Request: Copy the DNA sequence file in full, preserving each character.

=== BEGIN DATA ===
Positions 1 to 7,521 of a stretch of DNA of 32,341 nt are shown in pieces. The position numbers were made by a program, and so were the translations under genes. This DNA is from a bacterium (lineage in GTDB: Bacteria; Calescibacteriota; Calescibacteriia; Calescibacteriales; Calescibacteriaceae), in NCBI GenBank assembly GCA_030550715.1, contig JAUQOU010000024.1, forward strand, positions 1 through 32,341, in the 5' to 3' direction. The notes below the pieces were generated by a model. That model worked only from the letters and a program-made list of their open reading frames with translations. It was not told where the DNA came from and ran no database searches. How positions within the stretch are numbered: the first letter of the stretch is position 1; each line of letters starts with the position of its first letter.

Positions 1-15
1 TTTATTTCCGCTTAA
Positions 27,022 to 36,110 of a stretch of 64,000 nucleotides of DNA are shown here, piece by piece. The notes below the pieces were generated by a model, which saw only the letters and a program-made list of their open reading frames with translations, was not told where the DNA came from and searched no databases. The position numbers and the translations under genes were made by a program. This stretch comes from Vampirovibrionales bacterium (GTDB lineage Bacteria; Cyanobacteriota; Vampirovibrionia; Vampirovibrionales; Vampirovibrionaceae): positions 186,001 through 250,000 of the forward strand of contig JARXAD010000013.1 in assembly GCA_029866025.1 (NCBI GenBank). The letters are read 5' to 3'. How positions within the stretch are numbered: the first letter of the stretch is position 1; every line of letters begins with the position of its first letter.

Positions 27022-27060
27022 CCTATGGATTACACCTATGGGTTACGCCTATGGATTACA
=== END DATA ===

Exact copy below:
Positions 1 to 7,521 of a stretch of DNA of 32,341 nt are shown in pieces. The position numbers were made by a program, and so were the translations under genes. This DNA is from a bacterium (lineage in GTDB: Bacteria; Calescibacteriota; Calescibacteriia; Calescibacteriales; Calescibacteriaceae), in NCBI GenBank assembly GCA_030550715.1, contig JAUQOU010000024.1, forward strand, positions 1 through 32,341, in the 5' to 3' direction. The notes below the pieces were generated by a model. That model worked only from the letters and a program-made list of their open reading frames with translations. It was not told where the DNA came from and ran no database searches. How positions within the stretch are numbered: the first letter of the stretch is position 1; each line of letters starts with the position of its first letter.

Positions 1-15
1 TTTATTTCCGCTTAA
Positions 27,022 to 36,110 of a stretch of 64,000 nucleotides of DNA are shown here, piece by piece. The notes below the pieces were generated by a model, which saw only the letters and a program-made list of their open reading frames with translations, was not told where the DNA came from and searched no databases. The position numbers and the translations under genes were made by a program. This stretch comes from Vampirovibrionales bacterium (GTDB lineage Bacteria; Cyanobacteriota; Vampirovibrionia; Vampirovibrionales; Vampirovibrionaceae): positions 186,001 through 250,000 of the forward strand of contig JARXAD010000013.1 in assembly GCA_029866025.1 (NCBI GenBank). The letters are read 5' to 3'. How positions within the stretch are numbered: the first letter of the stretch is position 1; every line of letters begins with the position of its first letter.

Positions 27022-27060
27022 CCTATGGATTACACCTATGGGTTACGCCTATGGATTACA